It seems to have been the kind of sermon which an Archbishop would only dare to preach at a memorial service, and one which only at such an event he would have had the opportunity to preach to this kind of congregation. The Queen and much of the Royal Family, Prime Minister Gordon Brown and his predecessor Tony Blair were among the congregation in St Paul’s Cathedral as, in Ruth Gledhill’s words in The Times (see also her blog post on the same subject, and the BBC report of the event) Archbishop Rowan Williams
condemned policymakers for failing to consider the cost of the Iraq war as he led a memorial service today for the 179 British personnel who died in the conflict.
It was in the second reading at the service, from Ephesians 6, that these sentiments were expressed:
For we wrestle not against flesh and blood, but against principalities, against powers, against the rulers of the darkness of this world, against spiritual wickedness in high places.
Ephesians 6:12 (KJV, as quoted by Ruth Gledhill)
Now I’m sure Her Majesty, Blair and Brown are all biblically literate enough to understand that these words “the rulers of the darkness of this world … spiritual wickedness in high places” refer not human leaders like themselves, but to the devil and his minions. Maybe not all of the congregation would have understood this so clearly. So it is good that, according to the words from this verse which Rowan Williams quoted, the reading actually seems to have come from NRSV, which makes the enemy unambiguously other-worldly:
For our* struggle is not against enemies of blood and flesh, but against the rulers, against the authorities, against the cosmic powers of this present darkness, against the spiritual forces of evil in the heavenly places.
So Ruth Gledhill was being somewhat naughty to quote the potentially misleading KJV rendering of this verse, rather than the clearer version read out at the service. In NRSV the reading was clearly not referring to anyone in the congregation, and the archiepiscopal sermon was not directly so either. Instead, it contained something even more shocking to some.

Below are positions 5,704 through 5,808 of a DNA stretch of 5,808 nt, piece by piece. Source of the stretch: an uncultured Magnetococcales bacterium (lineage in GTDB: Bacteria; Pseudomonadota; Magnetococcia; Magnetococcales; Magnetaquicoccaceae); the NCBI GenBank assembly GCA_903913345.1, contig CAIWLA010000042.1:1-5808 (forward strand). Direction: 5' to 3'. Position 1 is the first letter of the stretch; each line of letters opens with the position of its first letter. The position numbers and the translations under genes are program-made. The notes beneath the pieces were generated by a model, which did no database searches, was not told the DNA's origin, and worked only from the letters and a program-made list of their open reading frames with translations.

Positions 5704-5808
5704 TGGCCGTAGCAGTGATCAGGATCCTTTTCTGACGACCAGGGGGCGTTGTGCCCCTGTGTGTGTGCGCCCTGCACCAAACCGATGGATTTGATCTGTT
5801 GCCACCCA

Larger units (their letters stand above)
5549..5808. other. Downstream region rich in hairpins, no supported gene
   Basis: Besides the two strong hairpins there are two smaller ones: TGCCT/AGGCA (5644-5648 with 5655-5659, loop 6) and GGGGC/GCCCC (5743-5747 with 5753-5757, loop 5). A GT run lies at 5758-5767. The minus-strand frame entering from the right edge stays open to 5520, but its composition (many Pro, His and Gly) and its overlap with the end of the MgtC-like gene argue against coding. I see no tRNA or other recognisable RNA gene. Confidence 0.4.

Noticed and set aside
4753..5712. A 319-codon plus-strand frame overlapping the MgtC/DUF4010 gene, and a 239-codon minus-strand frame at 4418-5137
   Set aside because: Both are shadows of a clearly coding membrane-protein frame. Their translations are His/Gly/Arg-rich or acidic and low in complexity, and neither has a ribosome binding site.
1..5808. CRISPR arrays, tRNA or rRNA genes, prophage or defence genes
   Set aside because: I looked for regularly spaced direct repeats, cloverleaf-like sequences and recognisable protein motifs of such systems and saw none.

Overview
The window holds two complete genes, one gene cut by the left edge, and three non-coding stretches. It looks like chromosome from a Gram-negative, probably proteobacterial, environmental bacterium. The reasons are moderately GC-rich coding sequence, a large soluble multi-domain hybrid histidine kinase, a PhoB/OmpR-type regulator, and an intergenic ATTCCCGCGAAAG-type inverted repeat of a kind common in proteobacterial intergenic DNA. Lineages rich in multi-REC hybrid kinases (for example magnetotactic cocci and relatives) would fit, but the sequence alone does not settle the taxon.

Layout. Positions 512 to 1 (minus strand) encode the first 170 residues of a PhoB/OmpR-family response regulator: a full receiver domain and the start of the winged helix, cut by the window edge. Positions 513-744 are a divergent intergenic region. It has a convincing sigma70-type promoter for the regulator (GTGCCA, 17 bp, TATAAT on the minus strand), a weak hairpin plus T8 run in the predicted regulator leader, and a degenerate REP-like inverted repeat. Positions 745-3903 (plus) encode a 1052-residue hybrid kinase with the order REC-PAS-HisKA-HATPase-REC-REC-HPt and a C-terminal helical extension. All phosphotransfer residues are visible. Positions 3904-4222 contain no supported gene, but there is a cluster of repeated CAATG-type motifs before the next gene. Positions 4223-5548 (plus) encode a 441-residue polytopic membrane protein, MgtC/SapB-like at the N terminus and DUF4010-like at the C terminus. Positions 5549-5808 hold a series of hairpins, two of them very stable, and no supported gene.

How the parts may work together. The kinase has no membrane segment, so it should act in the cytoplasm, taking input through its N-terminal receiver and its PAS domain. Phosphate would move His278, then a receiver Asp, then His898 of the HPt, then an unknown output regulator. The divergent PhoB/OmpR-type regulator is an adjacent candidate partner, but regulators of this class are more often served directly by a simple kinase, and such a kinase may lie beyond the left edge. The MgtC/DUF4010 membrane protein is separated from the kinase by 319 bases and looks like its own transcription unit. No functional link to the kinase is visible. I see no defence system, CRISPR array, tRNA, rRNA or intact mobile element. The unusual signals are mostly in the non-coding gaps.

We have come to expect bishops to abuse worship by condemning political leaders in their sermons. But we no longer expect them to preach about the devil or any other evil spiritual forces. Somehow it is not considered politically correct within the liberal establishment. Now even this morning the Archbishop was apparently politically correct enough not to use the words “evil” or “devil”. But he did speak of the “invisible enemy”, and in the context the meaning of that phrase was clear.
So what exactly did Archbishop Rowan attribute to this “invisible enemy”? Apparently it, or he,
may be hiding in the temptation to look for short cuts in the search for justice — letting ends justify means, letting others rather than oneself carry the cost, denying the difficulties or the failures so as to present a good public face.
The implication behind these words seems to be that during the Iraq conflict short cuts were taken, indeed perhaps that the whole western invasion of Iraq was a short cut and “letting ends justify means”. So the Archbishop was suggesting that Satan tempted our political leaders, in the UK context primarily Tony Blair but with Gordon Brown then his right hand man, into launching this invasion, and the leaders gave in to this temptation.
This is not so much Blair the Antichrist as Blair the devil’s dupe. Perhaps the Archbishop’s sermon was after all an indirect criticism of the leaders who sat in front of him. So no wonder that
Mr Blair looked solemn as he listened intently to the Archbishop’s address.